Gabon’s rainforests are critical to protecting biodiversity and containing carbon emissions, and now the West African nation has a 10-year deal with Norway to ensure the forests will be preserved.
That’s according to the Central African Forest Initiative (CAFI), which announced the US$150 million deal on Sunday as global leaders gather for the United Nations Climate Summit in New York City.
CAFI says it’s the first time that an African nation will be rewarded by other countries for protecting the forests that the entire planet depends on, through reduction of its own greenhouse gas emissions linked to deforestation and degradation, and the absorption of carbon dioxide by the forests covering 90 percent of its territory.
“We have to raise the value of the Gabonese rain forests in order to ensure that conservation and sustainable exploitation can be used as tools to improve the living standards of the Gabonese people by creating jobs and livelihoods,” said Lee White, the new environmental minister.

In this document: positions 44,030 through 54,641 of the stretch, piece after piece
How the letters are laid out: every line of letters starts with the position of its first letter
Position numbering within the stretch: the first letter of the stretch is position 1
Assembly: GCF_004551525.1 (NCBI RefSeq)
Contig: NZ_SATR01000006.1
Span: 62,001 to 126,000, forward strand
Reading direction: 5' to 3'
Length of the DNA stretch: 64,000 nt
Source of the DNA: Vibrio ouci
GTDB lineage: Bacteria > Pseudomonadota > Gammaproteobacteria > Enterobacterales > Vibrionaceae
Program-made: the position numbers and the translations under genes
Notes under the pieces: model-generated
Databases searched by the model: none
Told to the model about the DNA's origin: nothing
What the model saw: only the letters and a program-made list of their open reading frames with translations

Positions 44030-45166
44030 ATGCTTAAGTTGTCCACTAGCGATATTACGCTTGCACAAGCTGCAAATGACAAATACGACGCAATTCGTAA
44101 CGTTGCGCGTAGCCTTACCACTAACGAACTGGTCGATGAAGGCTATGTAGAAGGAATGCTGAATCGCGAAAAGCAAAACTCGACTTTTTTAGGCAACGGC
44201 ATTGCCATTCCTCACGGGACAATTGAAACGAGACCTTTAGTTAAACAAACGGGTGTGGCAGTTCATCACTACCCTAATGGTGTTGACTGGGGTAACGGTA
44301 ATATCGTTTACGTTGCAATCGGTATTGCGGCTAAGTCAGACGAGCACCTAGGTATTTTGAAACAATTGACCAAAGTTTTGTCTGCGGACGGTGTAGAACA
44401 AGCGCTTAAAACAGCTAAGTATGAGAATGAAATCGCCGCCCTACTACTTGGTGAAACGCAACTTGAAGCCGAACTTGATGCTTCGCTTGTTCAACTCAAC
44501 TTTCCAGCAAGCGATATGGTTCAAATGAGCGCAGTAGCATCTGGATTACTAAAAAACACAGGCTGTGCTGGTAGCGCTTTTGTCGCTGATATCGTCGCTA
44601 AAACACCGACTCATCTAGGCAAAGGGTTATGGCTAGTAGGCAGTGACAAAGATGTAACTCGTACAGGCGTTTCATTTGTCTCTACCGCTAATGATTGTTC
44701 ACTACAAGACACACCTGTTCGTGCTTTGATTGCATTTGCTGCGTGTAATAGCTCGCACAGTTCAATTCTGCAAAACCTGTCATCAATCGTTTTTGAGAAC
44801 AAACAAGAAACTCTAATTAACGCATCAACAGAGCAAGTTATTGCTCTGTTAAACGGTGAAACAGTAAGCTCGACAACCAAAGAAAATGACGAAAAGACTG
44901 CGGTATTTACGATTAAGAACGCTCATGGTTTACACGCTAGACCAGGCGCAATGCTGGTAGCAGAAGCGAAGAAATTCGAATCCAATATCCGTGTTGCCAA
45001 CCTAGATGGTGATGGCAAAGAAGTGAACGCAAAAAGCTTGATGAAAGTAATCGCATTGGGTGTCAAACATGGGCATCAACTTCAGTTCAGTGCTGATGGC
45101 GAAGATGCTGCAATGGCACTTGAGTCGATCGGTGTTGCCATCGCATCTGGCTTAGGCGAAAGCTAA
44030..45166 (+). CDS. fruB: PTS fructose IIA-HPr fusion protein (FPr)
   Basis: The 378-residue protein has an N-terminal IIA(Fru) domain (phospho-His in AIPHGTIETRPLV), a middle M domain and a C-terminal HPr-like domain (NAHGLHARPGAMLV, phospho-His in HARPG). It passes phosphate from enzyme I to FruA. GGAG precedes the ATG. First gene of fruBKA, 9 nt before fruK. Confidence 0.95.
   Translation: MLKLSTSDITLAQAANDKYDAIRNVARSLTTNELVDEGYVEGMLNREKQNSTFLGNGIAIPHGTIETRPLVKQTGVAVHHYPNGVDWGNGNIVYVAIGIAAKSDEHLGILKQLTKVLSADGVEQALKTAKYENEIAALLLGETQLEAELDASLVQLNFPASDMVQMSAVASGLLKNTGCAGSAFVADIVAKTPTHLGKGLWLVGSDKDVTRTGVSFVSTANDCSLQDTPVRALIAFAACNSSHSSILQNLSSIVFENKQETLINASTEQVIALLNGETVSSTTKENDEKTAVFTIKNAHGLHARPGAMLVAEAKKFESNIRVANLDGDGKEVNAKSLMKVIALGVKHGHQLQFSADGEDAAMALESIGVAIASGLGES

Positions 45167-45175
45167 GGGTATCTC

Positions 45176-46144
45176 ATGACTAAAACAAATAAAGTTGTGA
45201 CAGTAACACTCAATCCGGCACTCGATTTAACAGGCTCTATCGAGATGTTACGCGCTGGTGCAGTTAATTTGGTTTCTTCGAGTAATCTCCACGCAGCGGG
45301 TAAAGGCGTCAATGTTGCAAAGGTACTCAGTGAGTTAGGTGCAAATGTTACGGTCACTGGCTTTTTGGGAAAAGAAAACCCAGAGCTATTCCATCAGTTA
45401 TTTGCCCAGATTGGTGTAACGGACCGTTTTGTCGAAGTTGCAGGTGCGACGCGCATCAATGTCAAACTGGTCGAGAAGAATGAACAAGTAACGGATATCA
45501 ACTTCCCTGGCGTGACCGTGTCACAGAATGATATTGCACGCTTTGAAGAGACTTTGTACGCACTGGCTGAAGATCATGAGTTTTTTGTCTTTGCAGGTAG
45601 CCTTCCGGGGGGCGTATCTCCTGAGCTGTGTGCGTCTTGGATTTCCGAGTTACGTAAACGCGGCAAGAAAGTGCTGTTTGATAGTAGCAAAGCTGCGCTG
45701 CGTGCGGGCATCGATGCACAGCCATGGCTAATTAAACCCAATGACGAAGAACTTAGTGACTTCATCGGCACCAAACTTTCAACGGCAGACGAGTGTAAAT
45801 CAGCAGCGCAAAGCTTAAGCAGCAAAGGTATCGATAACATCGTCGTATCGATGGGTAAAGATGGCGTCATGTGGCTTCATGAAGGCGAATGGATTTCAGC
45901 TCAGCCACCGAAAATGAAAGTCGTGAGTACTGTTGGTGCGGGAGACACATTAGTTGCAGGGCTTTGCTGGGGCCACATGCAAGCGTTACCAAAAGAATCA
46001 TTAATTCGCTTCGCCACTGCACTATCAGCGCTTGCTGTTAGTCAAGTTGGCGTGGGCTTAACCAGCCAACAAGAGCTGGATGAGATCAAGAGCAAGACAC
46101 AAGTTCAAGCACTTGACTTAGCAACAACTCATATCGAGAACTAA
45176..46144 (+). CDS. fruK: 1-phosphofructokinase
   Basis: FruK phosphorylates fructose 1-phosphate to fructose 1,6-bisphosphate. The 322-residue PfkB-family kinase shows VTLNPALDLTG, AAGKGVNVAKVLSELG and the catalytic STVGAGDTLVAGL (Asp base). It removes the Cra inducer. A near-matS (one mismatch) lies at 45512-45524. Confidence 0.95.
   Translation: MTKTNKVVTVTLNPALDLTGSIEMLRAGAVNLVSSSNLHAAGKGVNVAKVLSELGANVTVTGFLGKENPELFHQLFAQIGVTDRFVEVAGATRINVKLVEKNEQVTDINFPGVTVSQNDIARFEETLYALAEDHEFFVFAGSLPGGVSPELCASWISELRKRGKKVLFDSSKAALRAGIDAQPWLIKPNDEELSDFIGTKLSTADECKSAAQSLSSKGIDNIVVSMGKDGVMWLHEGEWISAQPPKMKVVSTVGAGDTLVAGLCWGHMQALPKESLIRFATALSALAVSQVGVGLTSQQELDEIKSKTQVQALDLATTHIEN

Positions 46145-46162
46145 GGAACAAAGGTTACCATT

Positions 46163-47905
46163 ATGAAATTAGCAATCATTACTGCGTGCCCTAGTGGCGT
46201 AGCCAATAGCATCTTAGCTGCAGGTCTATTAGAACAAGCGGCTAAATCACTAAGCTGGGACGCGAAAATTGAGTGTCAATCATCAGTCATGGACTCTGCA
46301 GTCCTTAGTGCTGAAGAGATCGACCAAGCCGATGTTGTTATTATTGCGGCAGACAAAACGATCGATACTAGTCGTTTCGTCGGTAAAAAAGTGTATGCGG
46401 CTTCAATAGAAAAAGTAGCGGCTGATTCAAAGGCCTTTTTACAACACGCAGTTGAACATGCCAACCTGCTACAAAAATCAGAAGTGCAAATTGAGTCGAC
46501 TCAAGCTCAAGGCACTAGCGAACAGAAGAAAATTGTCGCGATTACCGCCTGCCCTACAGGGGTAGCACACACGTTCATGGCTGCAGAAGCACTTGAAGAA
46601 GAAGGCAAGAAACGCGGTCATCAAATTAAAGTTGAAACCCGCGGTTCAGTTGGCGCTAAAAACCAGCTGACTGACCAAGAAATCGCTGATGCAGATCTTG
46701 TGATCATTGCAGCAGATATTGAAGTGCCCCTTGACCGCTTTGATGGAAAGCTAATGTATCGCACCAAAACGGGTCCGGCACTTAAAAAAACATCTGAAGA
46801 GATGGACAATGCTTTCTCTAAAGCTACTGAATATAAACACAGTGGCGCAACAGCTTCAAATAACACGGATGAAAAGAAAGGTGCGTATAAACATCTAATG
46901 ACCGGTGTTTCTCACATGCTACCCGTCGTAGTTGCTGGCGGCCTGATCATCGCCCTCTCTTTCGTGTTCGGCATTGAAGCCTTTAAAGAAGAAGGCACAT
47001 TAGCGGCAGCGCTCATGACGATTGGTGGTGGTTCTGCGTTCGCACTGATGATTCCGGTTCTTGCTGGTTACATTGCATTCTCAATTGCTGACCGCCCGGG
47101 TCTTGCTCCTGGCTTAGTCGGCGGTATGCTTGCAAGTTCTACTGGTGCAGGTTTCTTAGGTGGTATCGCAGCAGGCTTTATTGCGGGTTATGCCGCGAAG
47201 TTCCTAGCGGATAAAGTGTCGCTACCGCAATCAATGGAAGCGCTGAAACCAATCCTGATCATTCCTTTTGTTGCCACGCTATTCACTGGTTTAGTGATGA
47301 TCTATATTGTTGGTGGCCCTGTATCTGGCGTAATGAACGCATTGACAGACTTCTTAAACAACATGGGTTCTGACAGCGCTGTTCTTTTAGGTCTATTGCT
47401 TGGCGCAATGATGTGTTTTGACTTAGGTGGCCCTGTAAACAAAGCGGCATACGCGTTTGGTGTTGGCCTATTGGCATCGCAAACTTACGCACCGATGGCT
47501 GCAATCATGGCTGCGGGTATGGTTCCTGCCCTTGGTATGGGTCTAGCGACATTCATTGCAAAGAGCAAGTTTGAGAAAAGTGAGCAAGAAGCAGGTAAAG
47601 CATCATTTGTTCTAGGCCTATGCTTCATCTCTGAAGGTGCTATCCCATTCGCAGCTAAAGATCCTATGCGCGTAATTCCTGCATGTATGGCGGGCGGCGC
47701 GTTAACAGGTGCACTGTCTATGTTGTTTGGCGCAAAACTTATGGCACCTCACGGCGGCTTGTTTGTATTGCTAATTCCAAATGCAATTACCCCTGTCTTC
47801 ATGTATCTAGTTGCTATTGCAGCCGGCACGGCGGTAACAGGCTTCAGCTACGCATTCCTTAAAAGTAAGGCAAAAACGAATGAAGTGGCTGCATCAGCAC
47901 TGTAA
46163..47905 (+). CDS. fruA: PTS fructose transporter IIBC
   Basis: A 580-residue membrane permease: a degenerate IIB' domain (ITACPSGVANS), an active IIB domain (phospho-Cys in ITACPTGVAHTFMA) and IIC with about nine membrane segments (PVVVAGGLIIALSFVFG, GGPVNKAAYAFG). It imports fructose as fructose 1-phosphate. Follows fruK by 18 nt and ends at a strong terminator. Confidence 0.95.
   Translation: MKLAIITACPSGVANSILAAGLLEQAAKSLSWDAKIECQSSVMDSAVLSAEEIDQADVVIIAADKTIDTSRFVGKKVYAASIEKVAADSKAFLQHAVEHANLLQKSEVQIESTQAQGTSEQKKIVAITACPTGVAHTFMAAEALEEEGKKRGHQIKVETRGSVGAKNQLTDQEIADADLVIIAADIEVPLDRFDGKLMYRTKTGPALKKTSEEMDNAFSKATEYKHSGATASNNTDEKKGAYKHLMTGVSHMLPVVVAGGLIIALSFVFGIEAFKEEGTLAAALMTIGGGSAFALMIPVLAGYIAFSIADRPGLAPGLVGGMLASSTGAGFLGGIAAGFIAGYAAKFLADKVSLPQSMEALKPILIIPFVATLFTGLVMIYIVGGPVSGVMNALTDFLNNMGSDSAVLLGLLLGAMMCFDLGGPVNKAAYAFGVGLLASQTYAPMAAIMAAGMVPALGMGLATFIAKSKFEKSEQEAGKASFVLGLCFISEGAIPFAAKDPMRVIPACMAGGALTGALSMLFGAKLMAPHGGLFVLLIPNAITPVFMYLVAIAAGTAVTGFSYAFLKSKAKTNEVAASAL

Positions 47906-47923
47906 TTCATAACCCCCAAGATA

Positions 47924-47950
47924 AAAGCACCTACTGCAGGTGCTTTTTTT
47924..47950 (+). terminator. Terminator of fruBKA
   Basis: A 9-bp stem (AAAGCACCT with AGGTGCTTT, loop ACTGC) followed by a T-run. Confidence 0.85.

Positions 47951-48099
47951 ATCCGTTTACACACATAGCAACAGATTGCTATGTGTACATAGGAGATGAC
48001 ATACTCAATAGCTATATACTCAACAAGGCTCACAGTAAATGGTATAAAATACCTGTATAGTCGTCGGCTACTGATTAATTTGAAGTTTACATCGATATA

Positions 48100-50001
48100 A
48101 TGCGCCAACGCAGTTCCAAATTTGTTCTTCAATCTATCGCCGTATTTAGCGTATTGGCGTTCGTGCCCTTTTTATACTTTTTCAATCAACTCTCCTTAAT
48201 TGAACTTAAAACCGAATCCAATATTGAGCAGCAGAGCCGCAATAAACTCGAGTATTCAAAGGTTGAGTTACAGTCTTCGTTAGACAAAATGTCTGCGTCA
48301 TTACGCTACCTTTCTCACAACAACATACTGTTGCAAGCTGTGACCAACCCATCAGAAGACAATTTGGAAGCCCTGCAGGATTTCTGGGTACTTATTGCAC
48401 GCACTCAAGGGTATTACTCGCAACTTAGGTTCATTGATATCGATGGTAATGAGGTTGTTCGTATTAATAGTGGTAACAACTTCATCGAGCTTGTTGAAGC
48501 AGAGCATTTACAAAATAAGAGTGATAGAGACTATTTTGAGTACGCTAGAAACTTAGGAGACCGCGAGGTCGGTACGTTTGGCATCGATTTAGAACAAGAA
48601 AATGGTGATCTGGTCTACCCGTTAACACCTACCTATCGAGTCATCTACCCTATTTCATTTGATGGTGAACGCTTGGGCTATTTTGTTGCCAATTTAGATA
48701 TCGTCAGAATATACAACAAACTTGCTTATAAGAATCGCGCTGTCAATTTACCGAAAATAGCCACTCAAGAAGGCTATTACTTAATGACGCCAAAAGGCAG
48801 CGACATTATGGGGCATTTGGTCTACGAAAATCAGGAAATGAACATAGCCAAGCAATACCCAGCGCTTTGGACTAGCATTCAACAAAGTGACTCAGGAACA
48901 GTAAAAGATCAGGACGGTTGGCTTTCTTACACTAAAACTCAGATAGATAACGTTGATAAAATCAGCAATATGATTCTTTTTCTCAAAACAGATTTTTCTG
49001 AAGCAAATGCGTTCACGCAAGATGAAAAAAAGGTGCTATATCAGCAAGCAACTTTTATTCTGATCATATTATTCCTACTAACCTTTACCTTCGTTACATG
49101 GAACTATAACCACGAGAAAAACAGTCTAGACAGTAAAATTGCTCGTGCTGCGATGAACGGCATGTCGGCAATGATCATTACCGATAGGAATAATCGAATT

“Norway’s agreement to double the price of a ton of rainforest carbon dioxide is highly significant and gives us hope that the international community will move towards a realistic price that will provide a real incentive for rain forest countries to follow our example.”
CAFI works with six African nations that hold critical rainforest lands in the Congo Basin. Among them is Republic of Congo, which earlier this month signed a $65 million CAFI letter of intent, and will see funds from Norway, France, the European Union and other partners.